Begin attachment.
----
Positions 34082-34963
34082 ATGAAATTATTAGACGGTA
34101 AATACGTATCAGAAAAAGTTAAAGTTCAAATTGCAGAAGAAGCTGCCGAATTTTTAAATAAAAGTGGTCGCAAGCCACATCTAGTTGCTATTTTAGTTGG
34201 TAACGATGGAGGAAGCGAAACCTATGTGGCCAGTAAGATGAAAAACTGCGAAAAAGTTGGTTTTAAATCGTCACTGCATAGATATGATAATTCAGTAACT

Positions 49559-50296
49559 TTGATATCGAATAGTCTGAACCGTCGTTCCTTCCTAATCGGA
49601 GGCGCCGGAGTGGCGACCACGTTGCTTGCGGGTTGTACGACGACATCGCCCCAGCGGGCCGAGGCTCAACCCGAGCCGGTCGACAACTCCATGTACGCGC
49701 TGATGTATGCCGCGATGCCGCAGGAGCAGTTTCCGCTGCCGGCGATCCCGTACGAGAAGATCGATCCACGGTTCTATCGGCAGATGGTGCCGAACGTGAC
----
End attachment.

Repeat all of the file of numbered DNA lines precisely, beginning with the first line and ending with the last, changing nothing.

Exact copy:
Positions 34082-34963
34082 ATGAAATTATTAGACGGTA
34101 AATACGTATCAGAAAAAGTTAAAGTTCAAATTGCAGAAGAAGCTGCCGAATTTTTAAATAAAAGTGGTCGCAAGCCACATCTAGTTGCTATTTTAGTTGG
34201 TAACGATGGAGGAAGCGAAACCTATGTGGCCAGTAAGATGAAAAACTGCGAAAAAGTTGGTTTTAAATCGTCACTGCATAGATATGATAATTCAGTAACT

Positions 49559-50296
49559 TTGATATCGAATAGTCTGAACCGTCGTTCCTTCCTAATCGGA
49601 GGCGCCGGAGTGGCGACCACGTTGCTTGCGGGTTGTACGACGACATCGCCCCAGCGGGCCGAGGCTCAACCCGAGCCGGTCGACAACTCCATGTACGCGC
49701 TGATGTATGCCGCGATGCCGCAGGAGCAGTTTCCGCTGCCGGCGATCCCGTACGAGAAGATCGATCCACGGTTCTATCGGCAGATGGTGCCGAACGTGAC